January 15 down the years
Wheel and Duggan see red, Wakeham's co-commentator sees nothing
Teddy Wakelam (right) sitting beside John Snagge in the Twickenham press box © Getty Images
Scottish referee Norman Sanson sent off Wales's Geoff Wheel and Ireland's Willie Duggan for fighting during Wales' 25-9 Five Nations victory in Cardiff. It was the first time that anyone had been dismissed in a Championship match, but Wales fared the better with 14 men as tries from JPR Williams, Gerald Davies and Clive Burgess secured victory. "I didn't know what that was about," Wheel told The Independent. "I wasn't involved with Willie Duggan at all. I didn't even see what he was supposed to have done. We even had a bit of a laugh about it on the sideline. We definitely got the best of it. He was having a really good game at the back of the line-out. Willie was a great character and an exceptionally good player. I don't know what he got sent off for but they ended up losing their best player and we won the game easily enough."
In the first international staged at Twickenham, England beat Wales (11-6) for the first time for 12 years. Wing Fred Chapman scored a try as well as booting and conversion and penalty to help his side to victory. "The first international was largely regarded as a great success," noted the RFU Museum. "Special trains and trams helped 18,000 people to attend. The game itself got off to a sensational start when Chapman scored inside a minute. A further try from Solomon helped England win. There were a few gripes, including traffic congestion around Twickenham, but 'Billy Williams' Cabbage Patch' had got off to a flying start."
The first live sports broadcast on the BBC came when the international England v Wales was commented on by Teddy Wakelam, a former Harlequin. He was sat next to a blind man from St Dunstans and told to act as if he was talking just to him. A week later he undertook the first football commentary on British radio, Arsenal - Sheffield United at Highbury. Later in 1927 he also covered cricket and Wimbledon and in 1938 he was the commentator for the first televised match, the Calcutta Cup clash also at Twickenham.
Llanelli Scarlets confirmed scrum-half Dwayne Peel would join Guinness Premiership club Sale Sharks at the end of the season. His departure followed hot on the heels of an announcement by new Wales coach Warren Gatland that player plying their trade outside Wales would struggle to feature for the national side. Peel was excluded from this rule given the advanced nature of his negotiations with Sale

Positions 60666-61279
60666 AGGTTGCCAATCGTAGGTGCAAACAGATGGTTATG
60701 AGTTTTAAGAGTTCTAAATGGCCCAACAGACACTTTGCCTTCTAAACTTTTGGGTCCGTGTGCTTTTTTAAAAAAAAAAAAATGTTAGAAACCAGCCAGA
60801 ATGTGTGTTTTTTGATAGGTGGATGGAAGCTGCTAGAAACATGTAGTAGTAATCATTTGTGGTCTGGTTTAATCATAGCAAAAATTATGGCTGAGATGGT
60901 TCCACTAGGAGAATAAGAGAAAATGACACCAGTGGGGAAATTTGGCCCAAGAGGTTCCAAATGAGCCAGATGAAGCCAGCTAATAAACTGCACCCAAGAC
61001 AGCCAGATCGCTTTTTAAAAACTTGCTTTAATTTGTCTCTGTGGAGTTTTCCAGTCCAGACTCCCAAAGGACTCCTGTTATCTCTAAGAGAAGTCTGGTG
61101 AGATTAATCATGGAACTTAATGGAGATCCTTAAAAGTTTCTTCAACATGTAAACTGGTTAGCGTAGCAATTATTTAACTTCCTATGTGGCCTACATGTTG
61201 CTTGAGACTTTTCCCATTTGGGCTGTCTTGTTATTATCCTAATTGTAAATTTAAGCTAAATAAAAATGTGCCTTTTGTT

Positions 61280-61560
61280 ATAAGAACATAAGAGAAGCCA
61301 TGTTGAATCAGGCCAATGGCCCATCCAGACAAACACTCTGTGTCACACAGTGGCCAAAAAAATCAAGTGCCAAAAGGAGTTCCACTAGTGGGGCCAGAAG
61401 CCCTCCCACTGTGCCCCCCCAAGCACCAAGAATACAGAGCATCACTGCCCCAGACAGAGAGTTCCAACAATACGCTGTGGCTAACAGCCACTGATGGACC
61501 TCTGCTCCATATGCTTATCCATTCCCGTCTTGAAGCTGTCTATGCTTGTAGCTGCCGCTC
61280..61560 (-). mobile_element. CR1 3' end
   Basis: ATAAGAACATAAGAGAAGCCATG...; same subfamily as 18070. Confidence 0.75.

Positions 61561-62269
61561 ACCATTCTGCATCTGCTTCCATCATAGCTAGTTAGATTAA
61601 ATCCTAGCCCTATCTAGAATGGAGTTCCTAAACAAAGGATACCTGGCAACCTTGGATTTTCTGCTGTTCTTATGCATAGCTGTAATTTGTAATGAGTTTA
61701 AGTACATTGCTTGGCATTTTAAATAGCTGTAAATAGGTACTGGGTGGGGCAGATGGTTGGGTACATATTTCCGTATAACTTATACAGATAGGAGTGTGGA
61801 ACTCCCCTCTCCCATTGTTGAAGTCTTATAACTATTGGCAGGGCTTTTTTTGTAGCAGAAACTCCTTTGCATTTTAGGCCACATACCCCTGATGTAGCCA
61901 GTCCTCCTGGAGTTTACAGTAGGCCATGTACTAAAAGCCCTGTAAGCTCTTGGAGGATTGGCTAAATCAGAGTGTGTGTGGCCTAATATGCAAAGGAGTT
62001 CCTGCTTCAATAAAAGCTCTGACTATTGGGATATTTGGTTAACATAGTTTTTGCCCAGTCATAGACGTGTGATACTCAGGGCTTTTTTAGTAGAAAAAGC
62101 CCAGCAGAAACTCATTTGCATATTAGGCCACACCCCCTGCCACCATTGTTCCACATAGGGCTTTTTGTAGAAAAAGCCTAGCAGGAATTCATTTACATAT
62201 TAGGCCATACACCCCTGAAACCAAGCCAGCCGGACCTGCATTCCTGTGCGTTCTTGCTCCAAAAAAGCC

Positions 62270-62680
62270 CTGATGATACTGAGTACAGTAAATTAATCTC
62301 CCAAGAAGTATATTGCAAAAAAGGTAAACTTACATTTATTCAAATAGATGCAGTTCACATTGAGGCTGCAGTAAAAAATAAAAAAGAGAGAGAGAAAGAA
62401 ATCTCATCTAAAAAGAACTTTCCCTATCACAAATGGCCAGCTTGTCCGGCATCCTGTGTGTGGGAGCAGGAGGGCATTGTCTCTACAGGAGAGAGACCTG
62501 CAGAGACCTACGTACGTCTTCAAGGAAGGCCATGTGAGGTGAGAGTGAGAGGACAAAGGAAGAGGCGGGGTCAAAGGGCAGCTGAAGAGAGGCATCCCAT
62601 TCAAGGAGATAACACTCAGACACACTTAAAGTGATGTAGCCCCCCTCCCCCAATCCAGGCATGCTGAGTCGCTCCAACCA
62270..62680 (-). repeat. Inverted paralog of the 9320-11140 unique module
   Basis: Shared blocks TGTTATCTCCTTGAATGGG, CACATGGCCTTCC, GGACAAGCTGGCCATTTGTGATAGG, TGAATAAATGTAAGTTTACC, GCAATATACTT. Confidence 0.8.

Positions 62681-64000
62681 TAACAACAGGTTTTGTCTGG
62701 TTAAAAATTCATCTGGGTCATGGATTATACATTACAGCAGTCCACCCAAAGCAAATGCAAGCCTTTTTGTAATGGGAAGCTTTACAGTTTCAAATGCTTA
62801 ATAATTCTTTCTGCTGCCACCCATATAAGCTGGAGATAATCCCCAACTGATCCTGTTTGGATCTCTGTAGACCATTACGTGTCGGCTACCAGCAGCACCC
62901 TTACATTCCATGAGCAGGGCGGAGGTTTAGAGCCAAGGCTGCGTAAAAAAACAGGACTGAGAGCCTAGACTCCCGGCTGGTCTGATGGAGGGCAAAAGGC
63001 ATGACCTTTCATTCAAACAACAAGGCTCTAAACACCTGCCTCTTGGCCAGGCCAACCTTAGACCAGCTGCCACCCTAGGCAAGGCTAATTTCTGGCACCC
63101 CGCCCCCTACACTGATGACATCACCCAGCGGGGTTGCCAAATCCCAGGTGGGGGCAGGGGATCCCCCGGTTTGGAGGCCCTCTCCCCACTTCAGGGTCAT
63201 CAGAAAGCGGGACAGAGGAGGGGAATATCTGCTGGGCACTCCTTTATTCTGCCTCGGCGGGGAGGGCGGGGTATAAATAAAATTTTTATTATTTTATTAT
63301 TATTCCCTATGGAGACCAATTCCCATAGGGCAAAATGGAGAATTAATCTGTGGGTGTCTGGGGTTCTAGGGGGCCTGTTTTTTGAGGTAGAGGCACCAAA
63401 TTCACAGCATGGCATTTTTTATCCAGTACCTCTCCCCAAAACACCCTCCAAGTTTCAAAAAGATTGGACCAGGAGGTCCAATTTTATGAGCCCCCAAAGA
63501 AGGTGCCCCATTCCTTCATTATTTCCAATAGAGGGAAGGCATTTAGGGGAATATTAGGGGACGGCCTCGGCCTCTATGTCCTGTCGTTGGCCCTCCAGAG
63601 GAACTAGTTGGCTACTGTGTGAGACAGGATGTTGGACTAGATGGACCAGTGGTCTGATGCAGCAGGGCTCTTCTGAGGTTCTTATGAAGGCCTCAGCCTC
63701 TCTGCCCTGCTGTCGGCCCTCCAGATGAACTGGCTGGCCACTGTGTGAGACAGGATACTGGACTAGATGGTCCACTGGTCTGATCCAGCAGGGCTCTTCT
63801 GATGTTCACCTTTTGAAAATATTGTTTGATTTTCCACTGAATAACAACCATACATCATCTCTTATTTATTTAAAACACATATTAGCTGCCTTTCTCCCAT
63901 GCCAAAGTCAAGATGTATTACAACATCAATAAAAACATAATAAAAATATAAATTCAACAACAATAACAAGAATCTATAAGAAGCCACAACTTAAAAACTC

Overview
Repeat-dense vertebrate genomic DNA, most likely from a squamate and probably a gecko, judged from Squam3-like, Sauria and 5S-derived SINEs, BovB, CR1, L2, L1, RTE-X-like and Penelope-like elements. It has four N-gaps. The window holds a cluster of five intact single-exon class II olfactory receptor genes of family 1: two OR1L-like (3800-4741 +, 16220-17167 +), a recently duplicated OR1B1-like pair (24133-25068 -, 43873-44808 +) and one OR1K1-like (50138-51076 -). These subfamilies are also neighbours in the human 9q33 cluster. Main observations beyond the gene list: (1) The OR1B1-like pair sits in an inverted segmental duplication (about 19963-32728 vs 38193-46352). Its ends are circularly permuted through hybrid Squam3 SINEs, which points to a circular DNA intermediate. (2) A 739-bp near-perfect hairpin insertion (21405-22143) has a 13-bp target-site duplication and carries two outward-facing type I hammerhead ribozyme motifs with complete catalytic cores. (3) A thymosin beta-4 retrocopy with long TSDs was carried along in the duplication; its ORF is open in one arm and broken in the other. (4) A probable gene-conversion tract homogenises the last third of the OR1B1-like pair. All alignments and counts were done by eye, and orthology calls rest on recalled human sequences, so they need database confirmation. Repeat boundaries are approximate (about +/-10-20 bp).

A salutary lesson for those who hanker for the good old days of amateurism came from Peter Dixon. On the day he won the second of his 22 England caps in the 12-3 loss to Wales, he revealed he was living on £6.50 a week dole money as he was unemployed and had so little cash he was forced to miss some meals. Dixon, who had won three Lions caps the previous summer as well as playing in four Varsity matches, had finished a degree and was "writing a 70,000-word thesis on South-West African Mortuary Rites". "I am well versed in the politics and social structures of primitive races but that doesn't exactly qualify one for many jobs," he admitted. He later worked in overseas development at Durham University.
Having worn lettered jerseys since the start of the 1930s, Wales reverted to numbered shirts again and donned white shorts for the first time for their 9-3 season opener against England at Cardiff.
Barry John was whisked away by television presenter Eamonn Andrews for a recording of This is your Life after helping Wales to a hard-earned 12-3 victory against England at Twickenham. John played only two more Tests before announcing his early retirement form the game.
Cliff Jones spearheaded Wales to a 14-8 win against England in a howling gale at Cardiff in the 50th match of the series.
Ireland opened their successful Five Nations season as the first visitors to play in front of Murrayfield's new £3m East Stand. An Ollie Campbell conversion was the difference between the sides at the end, with Ireland beating Scotland 15-13.